We all perceive in our own fashion. Proofs in geometry are hard or impossible for
some to see, but imo that does not make them incorrect.

Ash_Smith
11-19-2012, 11:00 AM
I can see that is you take on it, but to me, it is quite clear what he is saying
along with his demo.

It is perfectly clear what he is saying and demo'ing - he just then doesn't do it when he hits! :D

The concept he is trying to get across may well be perfectly valid, but what demo's he doesn't do and what he does is probably the main teaching point that he is trying to get across in the first place.

P.S. Don't take this as purely directed because it's Oscar - I would happily point it out if it were any coach!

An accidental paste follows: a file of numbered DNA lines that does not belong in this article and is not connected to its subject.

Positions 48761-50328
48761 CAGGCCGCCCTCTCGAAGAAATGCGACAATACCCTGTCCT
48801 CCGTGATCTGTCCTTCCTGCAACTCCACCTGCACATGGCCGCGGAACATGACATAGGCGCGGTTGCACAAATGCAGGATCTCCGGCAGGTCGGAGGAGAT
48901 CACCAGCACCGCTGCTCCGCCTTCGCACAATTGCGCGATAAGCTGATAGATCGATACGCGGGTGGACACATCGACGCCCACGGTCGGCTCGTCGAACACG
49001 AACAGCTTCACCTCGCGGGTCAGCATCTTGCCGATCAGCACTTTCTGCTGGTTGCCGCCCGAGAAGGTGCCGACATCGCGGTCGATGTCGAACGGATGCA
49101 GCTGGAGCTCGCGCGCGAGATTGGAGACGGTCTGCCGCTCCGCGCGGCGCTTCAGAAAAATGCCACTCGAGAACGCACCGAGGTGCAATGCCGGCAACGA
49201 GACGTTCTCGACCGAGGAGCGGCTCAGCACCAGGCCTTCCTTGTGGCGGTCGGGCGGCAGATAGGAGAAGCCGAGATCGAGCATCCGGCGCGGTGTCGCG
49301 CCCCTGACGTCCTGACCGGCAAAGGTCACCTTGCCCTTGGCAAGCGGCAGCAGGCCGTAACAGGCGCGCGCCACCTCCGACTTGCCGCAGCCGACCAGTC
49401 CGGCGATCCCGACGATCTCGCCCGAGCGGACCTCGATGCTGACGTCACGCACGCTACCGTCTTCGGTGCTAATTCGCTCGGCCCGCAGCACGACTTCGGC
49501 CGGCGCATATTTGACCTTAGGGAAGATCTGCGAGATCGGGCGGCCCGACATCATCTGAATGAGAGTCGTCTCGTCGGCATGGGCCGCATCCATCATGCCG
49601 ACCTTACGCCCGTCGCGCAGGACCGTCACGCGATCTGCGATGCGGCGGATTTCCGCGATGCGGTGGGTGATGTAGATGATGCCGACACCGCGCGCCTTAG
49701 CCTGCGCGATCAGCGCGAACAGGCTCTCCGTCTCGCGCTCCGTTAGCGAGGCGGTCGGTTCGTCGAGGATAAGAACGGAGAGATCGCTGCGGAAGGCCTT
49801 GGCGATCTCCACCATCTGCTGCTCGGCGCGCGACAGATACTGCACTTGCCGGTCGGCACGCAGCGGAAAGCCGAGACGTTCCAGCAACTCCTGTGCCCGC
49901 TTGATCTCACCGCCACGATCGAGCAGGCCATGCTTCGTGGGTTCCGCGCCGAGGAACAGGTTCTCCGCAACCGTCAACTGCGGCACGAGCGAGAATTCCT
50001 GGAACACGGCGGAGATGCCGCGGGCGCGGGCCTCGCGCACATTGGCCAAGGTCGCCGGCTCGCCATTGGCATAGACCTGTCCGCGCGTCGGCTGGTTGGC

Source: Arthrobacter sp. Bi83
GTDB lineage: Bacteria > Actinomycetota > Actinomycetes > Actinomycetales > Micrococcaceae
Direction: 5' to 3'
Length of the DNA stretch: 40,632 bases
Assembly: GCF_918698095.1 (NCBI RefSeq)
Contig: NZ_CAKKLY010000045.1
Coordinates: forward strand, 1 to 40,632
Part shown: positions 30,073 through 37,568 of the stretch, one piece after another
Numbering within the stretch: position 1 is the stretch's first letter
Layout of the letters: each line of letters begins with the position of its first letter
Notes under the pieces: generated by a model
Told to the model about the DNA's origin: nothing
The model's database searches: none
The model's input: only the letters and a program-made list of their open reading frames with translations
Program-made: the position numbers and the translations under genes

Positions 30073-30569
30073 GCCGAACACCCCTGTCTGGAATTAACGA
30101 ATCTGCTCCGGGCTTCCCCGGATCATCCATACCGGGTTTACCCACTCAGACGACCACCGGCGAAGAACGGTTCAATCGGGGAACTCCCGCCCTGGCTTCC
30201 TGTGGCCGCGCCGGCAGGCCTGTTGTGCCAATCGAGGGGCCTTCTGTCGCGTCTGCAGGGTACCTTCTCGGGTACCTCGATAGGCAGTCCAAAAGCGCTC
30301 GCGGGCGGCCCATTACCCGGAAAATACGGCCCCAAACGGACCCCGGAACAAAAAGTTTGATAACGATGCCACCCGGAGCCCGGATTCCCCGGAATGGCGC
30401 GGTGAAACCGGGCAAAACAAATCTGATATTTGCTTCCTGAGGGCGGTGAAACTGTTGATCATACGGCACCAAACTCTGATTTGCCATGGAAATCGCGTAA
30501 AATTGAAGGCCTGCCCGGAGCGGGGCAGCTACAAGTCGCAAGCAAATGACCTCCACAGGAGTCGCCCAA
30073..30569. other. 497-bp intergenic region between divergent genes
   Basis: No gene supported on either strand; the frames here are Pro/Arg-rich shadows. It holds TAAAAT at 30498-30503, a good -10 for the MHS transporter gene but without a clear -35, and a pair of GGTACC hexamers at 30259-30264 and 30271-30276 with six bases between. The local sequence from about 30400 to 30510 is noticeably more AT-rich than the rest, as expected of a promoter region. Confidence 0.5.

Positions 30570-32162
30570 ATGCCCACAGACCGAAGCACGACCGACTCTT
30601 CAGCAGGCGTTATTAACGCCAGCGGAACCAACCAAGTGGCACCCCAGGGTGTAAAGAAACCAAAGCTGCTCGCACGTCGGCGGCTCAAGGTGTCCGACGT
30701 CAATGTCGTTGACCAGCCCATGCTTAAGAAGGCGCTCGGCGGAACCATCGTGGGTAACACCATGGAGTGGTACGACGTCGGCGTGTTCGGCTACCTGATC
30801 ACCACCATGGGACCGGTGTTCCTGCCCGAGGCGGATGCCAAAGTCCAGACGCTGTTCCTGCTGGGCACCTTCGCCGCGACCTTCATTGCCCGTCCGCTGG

5263
11-19-2012, 11:00 AM
the weight distribution at impact is off the front foot.....

What does "Off the front foot" mean to you?

maverick66
11-19-2012, 11:01 AM
I agree with those that he is saying something just to be controversial. There is no way anyone is teaching players to fall back on their strokes and being successful at it. You would leave so many balls short and also when your weight is being pulled on way or another you lose balance which will result in inconsistent strokes.

There are many different stances and strokes on tour but they all hit in balance most of the time. Oscar seems to take the 5% of caught off balance shots that guys hit when in trouble and make that his talking points.

That kinda ignores 95% of what is actually happening out there. I dont know if he doesnt get it or is it trying to be different for marketing but I have feeling this thread is gonna be a lot of yes it does no it doesnt.